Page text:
8 thoughts on “Renton City Council to Homeless: No Room at the Inn”

  1. HEARTLESS RENTON… they probably have family and/or friends struggling and hurting who are homeless.

    Comment by STEVE WILLIE is sheer ignorance.

    1. The evidence suggests that we can help approximately half the people in the long term by giving them more free stuff, while harming the other half in the long term. Thus there is no net gain for the exact people you are trying to help. A free hotel room is more fun than sleeping on the sidewalk. However, it is a waste of resources which the productive class now must pay ever-increasing amount for….with no net gain.

      At what point of ripping off the taxpayers will the progressives be satisfied? The fundamentals of economics guarantee that the problem cannot be solved by all the money on the planet. Please pay attention in class next time. What is the limit? Correct answer: there is none. If you disagree with that, then please educate me by answering the question. What is the limit? So we just continue to pay more and more every year until….when?

      I wonder how many of our unhoused neighbors would have been able to provide for themselves if not for Gov. Jay “lock-down” Insley. They call the pandemic “unprecedented” when in fact historical records document hundreds of pandemics all throughout history which were much more deadly. Lock-down governors need to brush up on their history.

      I have hopped dozens of freight trains between Southern CA and Minneapolis over the years and I would guess that I lived with more homeless people than you have. Who is ignorant now?

      1. Steve, your current preferred approach, the one involving hundreds of thousands of cumulative hours of staff and contract attorney time, hundreds of thousands of hours of police work, hundreds of thousands of hours of paramedic, ER, and nursing interventions, is already over the limit. Renton is volunteering to spend hundreds of thousands of dollars here on litigation they will lose. That’s on top of what they’ve already spent drafting and considering this doomed legislation. And the only measurable outcome will be 235 additional people sleeping in bus shelters and taking round trips to Harborview at taxpayer expense.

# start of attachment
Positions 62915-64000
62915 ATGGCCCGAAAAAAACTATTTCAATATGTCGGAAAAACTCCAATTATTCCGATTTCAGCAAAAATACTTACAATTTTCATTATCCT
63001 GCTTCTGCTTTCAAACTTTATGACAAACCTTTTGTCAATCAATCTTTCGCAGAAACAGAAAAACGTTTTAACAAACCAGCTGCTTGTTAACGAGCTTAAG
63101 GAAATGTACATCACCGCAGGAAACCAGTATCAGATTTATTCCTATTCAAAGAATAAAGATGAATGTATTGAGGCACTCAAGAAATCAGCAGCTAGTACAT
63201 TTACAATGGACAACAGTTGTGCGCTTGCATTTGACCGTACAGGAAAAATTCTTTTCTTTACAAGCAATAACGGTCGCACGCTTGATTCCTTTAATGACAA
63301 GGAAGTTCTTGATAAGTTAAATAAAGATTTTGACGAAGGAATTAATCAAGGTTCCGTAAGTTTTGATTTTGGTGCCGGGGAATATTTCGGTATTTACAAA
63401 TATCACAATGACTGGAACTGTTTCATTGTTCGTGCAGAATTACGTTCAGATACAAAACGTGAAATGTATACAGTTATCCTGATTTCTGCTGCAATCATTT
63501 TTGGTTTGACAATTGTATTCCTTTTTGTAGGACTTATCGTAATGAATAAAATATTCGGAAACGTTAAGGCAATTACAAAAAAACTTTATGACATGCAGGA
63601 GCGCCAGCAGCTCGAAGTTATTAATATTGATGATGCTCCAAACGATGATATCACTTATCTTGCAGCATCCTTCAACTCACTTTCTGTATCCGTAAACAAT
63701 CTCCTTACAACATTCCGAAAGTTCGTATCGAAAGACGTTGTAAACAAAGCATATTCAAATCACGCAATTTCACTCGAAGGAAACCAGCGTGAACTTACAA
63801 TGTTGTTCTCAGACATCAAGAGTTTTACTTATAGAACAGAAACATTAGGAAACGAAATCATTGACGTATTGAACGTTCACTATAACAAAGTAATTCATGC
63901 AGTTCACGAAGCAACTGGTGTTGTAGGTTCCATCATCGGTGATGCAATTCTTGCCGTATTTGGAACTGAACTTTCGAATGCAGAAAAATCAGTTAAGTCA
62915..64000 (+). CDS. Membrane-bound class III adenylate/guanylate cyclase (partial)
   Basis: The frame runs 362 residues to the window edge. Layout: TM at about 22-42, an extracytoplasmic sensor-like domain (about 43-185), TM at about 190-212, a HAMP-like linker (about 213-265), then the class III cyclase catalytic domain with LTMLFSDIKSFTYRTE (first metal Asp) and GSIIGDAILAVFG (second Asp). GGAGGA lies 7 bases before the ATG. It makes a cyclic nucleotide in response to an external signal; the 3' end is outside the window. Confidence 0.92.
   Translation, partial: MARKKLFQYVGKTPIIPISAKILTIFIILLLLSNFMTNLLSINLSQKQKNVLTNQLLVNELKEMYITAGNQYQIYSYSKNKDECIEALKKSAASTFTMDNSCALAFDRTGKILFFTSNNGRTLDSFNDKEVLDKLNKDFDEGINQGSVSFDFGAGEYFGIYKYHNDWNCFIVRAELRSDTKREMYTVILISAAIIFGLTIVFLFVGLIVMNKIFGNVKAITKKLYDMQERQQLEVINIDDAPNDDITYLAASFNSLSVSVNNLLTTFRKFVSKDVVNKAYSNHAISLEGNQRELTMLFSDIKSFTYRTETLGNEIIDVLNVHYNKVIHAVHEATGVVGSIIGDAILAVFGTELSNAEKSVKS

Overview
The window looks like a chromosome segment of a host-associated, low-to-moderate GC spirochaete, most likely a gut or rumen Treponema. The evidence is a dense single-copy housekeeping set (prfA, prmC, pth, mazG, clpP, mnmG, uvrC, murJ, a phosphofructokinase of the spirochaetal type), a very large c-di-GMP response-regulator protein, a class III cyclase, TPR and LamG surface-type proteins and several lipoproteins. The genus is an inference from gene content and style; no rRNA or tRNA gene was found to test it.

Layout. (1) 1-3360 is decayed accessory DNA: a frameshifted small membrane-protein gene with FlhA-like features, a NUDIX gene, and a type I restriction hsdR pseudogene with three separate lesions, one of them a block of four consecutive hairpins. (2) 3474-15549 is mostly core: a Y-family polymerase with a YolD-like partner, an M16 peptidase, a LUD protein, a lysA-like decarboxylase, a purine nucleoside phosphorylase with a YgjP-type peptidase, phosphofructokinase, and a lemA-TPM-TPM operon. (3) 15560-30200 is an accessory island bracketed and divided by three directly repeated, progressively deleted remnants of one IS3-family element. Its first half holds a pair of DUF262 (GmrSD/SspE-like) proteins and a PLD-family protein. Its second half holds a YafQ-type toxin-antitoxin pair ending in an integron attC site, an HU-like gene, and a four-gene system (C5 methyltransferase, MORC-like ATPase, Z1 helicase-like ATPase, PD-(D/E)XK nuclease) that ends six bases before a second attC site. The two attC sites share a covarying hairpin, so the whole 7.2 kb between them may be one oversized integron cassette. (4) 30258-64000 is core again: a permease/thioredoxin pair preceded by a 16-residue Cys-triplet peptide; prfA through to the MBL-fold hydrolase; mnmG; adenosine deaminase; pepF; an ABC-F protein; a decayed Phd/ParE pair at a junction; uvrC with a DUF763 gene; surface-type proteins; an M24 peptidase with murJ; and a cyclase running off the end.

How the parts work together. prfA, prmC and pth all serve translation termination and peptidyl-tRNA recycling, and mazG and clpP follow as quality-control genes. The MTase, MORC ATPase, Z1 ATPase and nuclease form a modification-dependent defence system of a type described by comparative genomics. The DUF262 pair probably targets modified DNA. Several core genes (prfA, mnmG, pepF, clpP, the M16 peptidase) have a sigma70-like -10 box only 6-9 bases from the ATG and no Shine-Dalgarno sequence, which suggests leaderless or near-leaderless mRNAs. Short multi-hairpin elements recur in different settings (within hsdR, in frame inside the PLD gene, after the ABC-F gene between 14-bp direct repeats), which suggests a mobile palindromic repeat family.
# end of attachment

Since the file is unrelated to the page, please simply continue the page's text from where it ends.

Your preferred approach has been in practice for decades and has only worsened the problem. Housing, not jailing, is the solution to people with nowhere to live. And it turns out its a lot cheaper. So our limit is apparently a lot lower than yours. We propose housing because however much it may delight you, we are tired of paying police, and jailers to beat people up for being poor. And we’re tired of paying ER docs to patch them up after. Your amusement is too damned expensive.

      2. Distant Replay below is literally suggesting that bribing criminals by giving them free hotel rooms is going to reduce the cost of crime. It simply does not work that way folks. Anyone with confidence in their own opinions would at least use their real name, and also allow for a response from those they are attacking.

  2. The second-fastest way to enslave a person is to hand them more free stuff until they no longer have any motivation to provide for themselves. Then you own them. When you reward laziness or stupidity you get more of it. Kicking them out in June is the best time of year around here. If they know they are going to get kicked out in winter, then maybe they should leave before it gets too cold. They can hop a freight train to Southern CA. I did it myself years ago. Its quite an adventure, and free. Apparently, these are people who have no incentive to plan for their own future, which is exactly the problem now isn’t it? Steve willie.